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Is it possible to invert an image (the format is png, jpg, bmp) with respect to the given reference circle in LaTeX? Can we transform the individual pixels (e.g. with complex transformations such as Möbius transformation)?

Mathematical inversion is a geometric transformation of the Euclidean plane. In coordinate geometry if the reference circle is the unit circle and P(x,y) is not the origin, then the image of P(x,y) is P'(\frac{x}{x^2+y^2},\frac{y}{x^2+y^2}). In the complex plane if the reference circle is the unit circle and z is not the origin, then its image is z'=\overline{1/z}.

(P.S. How to filter far images of points from the origin?)

  • Welcome! You can't use .bmp anyway, unless you are transforming it. (Certainly won't work here out-of-the-box.) Even if the transformation can/could be done in TeX (it is presumably possible in some abstract sense, provided a digital computer could do it), you will be much better using an external tool. – cfr Jun 10 '17 at 23:11
  • I don't understand the postscript. – cfr Jun 10 '17 at 23:11
  • #cfr If P(x,y) tends to the origin then its image tends to infinity. It is one property of the inversion. Look P'(,) 's denominator! – csekri Jun 10 '17 at 23:15
  • And what about png and jpg? I can convert pictures with external tool (e.g. ffmpeg) so I need only one suitable format. – csekri Jun 10 '17 at 23:33
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    @csekri: Indeed, I removed my previous comment because, on second thought, I saw that what you are asking for could make some sense; nonetheless, I still deem it crazy! But according to Bernard’s comment, it is not crazy enough to discourage somebody from actually implementing it… :-) – GuM Jun 11 '17 at 0:57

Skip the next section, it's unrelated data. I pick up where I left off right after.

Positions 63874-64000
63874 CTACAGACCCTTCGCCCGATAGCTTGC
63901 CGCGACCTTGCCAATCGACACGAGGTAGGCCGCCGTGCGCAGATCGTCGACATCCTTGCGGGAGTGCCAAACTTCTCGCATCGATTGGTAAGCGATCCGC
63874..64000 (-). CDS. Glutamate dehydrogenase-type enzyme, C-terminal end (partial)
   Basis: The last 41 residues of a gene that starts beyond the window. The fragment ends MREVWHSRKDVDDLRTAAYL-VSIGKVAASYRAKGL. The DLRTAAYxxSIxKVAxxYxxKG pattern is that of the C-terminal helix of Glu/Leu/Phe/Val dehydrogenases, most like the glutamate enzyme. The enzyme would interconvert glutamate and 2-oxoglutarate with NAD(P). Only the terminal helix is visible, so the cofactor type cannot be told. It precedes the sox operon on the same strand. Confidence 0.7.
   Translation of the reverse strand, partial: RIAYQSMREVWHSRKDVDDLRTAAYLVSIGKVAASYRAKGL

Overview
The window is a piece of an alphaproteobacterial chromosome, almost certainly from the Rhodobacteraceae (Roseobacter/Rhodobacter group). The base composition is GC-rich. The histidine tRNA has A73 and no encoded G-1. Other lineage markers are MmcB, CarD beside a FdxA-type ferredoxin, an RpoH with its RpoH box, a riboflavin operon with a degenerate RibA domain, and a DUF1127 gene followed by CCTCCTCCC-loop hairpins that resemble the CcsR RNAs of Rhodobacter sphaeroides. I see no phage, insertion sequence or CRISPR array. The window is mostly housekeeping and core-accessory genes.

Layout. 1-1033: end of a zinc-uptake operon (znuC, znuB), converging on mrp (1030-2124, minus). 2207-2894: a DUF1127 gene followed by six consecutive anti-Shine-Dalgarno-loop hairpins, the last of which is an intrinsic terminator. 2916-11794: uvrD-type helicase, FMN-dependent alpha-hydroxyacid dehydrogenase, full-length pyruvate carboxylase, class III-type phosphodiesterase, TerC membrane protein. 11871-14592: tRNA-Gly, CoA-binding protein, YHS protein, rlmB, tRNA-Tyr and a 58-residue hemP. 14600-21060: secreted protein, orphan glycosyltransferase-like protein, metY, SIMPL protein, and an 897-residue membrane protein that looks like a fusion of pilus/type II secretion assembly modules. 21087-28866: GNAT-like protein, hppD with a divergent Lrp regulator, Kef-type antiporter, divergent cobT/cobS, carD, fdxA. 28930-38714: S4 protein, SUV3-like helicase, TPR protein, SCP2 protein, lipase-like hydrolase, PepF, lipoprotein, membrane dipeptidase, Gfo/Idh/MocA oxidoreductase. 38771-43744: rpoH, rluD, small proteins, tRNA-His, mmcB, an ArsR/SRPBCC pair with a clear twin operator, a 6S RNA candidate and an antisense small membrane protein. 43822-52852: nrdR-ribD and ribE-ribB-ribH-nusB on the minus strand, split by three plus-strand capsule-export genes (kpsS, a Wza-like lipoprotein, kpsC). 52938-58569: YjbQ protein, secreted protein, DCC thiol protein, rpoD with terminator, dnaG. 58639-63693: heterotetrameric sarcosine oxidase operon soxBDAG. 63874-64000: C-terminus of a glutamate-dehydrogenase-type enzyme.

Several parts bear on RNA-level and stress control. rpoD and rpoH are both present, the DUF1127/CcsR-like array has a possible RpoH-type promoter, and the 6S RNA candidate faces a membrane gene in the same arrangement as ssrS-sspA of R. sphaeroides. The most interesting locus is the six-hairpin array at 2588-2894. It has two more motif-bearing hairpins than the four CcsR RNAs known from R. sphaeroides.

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Because why not?

\documentclass[border=9,tikz]{standalone}
\begin{document}

\pgfmathdeclarefunction{fx}{2}{\pgfmathparse{25*(#1/10+3)/((#1/10+3)^2+(#2/10+0)^2)}}
\pgfmathdeclarefunction{fy}{2}{\pgfmathparse{25*(#2/10+0)/((#1/10+3)^2+(#2/10+0)^2)}}
\pgfmathdeclarefunction{fxx}{2}{\pgfmathparse{fx(#1+1,#2)-fx(#1,#2)}}
\pgfmathdeclarefunction{fxy}{2}{\pgfmathparse{fy(#1+1,#2)-fy(#1,#2)}}
\pgfmathdeclarefunction{fyx}{2}{\pgfmathparse{fx(#1,#2+1)-fx(#1,#2)}}
\pgfmathdeclarefunction{fyy}{2}{\pgfmathparse{fy(#1,#2+1)-fy(#1,#2)}}

\tikz{
    \path(-6,-5)(13,5);
    \draw circle(.05)circle(5)
        (3,0)node{\includegraphics[width=2cm]{lenna.png}};
    \foreach\i in{-10,...,9}{
        \foreach\j in{-10,...,9}{
            \pgfmathsetmacro\aa{fxx(\i,\j)}
            \pgfmathsetmacro\ab{fxy(\i,\j)}
            \pgfmathsetmacro\ba{fyx(\i,\j)}
            \pgfmathsetmacro\bb{fyy(\i,\j)}
            \pgfmathsetmacro\xx{fx (\i,\j)}
            \pgfmathsetmacro\yy{fy (\i,\j)}
            \pgflowlevelobj{
                \pgfsettransformentries{\aa}{\ab}{\ba}{\bb}{\xx cm}{\yy cm}
            }{
                \fill[black!10](1,0)--(0,0)--(0,1);
                \clip(1,0)--(0,0)--(0,1)--cycle;
                \tikzset{shift={(-\i,-\j)}}
                \path(0,0)node{\includegraphics[width=20cm]{lenna.png}};
            }
            \pgfmathsetmacro\aa{fxx(\i  ,\j+1)}
            \pgfmathsetmacro\ab{fxy(\i  ,\j+1)}
            \pgfmathsetmacro\ba{fyx(\i+1,\j  )}
            \pgfmathsetmacro\bb{fyy(\i+1,\j  )}
            \pgfmathsetmacro\xx{fx (\i+1,\j+1)}
            \pgfmathsetmacro\yy{fy (\i+1,\j+1)}
            \pgflowlevelobj{
                \pgfsettransformentries{\aa}{\ab}{\ba}{\bb}{\xx cm}{\yy cm}
            }{
                \clip(0,0)--(-1,0)--(0,-1)--cycle;
                \tikzset{shift={(-\i-1,-\j-1)}}
                \path(0,0)node{\includegraphics[width=20cm]{lenna.png}};
            }
        }
    }
}

\end{document}

code taken from https://tex.stackexchange.com/a/332173/51022.

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